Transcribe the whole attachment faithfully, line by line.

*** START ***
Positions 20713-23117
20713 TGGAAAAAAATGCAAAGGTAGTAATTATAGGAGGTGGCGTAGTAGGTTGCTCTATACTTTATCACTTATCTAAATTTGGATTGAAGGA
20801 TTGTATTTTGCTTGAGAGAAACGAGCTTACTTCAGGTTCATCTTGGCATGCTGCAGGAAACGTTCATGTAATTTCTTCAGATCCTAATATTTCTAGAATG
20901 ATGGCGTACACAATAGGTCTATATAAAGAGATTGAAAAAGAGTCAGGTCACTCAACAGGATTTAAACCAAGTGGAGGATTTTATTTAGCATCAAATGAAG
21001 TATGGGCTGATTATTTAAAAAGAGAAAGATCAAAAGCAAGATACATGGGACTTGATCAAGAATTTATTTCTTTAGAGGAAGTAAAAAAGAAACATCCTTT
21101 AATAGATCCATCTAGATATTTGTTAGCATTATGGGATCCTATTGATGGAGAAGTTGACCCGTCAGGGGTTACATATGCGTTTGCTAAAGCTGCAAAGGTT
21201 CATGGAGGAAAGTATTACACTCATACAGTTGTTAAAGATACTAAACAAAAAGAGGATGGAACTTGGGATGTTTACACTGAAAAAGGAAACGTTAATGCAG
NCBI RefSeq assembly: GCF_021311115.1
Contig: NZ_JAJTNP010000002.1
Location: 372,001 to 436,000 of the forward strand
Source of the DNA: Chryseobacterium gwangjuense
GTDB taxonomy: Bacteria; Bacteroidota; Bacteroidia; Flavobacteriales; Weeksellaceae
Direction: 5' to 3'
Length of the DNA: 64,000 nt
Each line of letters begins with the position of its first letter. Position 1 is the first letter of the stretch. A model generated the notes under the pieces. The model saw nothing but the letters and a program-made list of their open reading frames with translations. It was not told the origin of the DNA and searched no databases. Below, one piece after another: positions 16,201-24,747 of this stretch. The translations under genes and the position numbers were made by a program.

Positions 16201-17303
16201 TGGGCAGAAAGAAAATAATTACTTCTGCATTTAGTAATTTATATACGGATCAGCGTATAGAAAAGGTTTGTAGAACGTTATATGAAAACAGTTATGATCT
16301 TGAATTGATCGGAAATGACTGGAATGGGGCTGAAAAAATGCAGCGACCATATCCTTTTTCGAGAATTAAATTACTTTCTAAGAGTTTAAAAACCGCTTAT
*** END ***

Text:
Positions 20713-23117
20713 TGGAAAAAAATGCAAAGGTAGTAATTATAGGAGGTGGCGTAGTAGGTTGCTCTATACTTTATCACTTATCTAAATTTGGATTGAAGGA
20801 TTGTATTTTGCTTGAGAGAAACGAGCTTACTTCAGGTTCATCTTGGCATGCTGCAGGAAACGTTCATGTAATTTCTTCAGATCCTAATATTTCTAGAATG
20901 ATGGCGTACACAATAGGTCTATATAAAGAGATTGAAAAAGAGTCAGGTCACTCAACAGGATTTAAACCAAGTGGAGGATTTTATTTAGCATCAAATGAAG
21001 TATGGGCTGATTATTTAAAAAGAGAAAGATCAAAAGCAAGATACATGGGACTTGATCAAGAATTTATTTCTTTAGAGGAAGTAAAAAAGAAACATCCTTT
21101 AATAGATCCATCTAGATATTTGTTAGCATTATGGGATCCTATTGATGGAGAAGTTGACCCGTCAGGGGTTACATATGCGTTTGCTAAAGCTGCAAAGGTT
21201 CATGGAGGAAAGTATTACACTCATACAGTTGTTAAAGATACTAAACAAAAAGAGGATGGAACTTGGGATGTTTACACTGAAAAAGGAAACGTTAATGCAG
NCBI RefSeq assembly: GCF_021311115.1
Contig: NZ_JAJTNP010000002.1
Location: 372,001 to 436,000 of the forward strand
Source of the DNA: Chryseobacterium gwangjuense
GTDB taxonomy: Bacteria; Bacteroidota; Bacteroidia; Flavobacteriales; Weeksellaceae
Direction: 5' to 3'
Length of the DNA: 64,000 nt
Each line of letters begins with the position of its first letter. Position 1 is the first letter of the stretch. A model generated the notes under the pieces. The model saw nothing but the letters and a program-made list of their open reading frames with translations. It was not told the origin of the DNA and searched no databases. Below, one piece after another: positions 16,201-24,747 of this stretch. The translations under genes and the position numbers were made by a program.

Positions 16201-17303
16201 TGGGCAGAAAGAAAATAATTACTTCTGCATTTAGTAATTTATATACGGATCAGCGTATAGAAAAGGTTTGTAGAACGTTATATGAAAACAGTTATGATCT
16301 TGAATTGATCGGAAATGACTGGAATGGGGCTGAAAAAATGCAGCGACCATATCCTTTTTCGAGAATTAAATTACTTTCTAAGAGTTTAAAAACCGCTTAT